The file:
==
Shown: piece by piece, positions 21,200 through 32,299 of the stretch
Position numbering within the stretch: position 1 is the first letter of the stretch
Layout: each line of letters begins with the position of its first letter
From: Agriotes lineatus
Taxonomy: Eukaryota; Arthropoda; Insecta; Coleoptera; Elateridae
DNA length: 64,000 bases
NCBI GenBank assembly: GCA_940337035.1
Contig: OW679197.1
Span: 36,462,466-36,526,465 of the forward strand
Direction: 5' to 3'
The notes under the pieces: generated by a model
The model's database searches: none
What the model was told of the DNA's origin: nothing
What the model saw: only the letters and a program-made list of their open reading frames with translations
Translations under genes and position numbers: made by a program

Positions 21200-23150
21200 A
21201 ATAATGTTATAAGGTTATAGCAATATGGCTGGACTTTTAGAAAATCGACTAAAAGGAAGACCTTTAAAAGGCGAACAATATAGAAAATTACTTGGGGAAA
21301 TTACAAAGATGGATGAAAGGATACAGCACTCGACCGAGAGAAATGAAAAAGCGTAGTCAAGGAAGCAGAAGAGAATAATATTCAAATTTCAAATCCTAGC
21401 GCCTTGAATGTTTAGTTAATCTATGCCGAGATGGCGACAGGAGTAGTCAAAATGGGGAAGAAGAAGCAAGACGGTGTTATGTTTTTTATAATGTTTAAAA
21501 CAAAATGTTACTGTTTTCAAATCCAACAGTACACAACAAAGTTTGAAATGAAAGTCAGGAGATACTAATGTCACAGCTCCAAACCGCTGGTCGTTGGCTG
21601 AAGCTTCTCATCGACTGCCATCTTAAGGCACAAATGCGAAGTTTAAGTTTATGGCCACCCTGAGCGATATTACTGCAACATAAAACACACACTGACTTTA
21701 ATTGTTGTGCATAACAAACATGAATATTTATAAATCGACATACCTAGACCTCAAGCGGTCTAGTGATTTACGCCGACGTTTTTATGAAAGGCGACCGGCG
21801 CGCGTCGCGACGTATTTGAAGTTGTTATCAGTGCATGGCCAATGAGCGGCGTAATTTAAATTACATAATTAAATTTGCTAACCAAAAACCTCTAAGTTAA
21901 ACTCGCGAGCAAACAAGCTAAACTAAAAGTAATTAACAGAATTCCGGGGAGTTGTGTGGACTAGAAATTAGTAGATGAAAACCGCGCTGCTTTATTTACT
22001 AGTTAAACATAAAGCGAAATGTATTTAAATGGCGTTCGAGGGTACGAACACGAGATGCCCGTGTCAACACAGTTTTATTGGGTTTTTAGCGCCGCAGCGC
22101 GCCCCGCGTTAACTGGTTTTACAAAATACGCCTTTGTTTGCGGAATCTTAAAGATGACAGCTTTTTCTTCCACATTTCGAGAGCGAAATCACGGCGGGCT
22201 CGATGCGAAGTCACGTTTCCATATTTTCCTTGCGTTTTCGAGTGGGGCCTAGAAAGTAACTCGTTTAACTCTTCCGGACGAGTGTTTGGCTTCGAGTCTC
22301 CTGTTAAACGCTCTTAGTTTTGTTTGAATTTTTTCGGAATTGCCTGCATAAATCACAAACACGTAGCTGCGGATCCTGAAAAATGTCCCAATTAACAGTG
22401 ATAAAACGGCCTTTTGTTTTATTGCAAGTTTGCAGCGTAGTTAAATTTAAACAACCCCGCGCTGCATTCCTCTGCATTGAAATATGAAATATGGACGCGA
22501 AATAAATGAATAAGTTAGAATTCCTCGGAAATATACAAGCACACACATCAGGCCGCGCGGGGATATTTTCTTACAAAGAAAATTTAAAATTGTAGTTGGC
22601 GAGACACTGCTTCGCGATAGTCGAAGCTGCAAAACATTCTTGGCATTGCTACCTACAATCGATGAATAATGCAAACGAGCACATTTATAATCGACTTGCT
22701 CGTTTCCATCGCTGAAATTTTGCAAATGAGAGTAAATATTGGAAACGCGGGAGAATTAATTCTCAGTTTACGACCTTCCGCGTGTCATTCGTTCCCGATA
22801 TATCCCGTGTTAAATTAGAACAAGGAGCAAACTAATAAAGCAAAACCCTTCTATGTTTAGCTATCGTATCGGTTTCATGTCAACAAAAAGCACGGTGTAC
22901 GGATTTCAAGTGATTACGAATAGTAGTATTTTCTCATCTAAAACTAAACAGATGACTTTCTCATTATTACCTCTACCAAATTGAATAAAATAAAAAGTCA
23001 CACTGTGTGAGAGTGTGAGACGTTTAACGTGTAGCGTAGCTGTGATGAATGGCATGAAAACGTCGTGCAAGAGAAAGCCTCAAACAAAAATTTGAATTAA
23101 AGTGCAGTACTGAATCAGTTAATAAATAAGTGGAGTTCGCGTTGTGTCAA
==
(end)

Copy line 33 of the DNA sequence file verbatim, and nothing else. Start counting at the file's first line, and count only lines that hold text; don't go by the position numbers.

22701 CGTTTCCATCGCTGAAATTTTGCAAATGAGAGTAAATATTGGAAACGCGGGAGAATTAATTCTCAGTTTACGACCTTCCGCGTGTCATTCGTTCCCGATA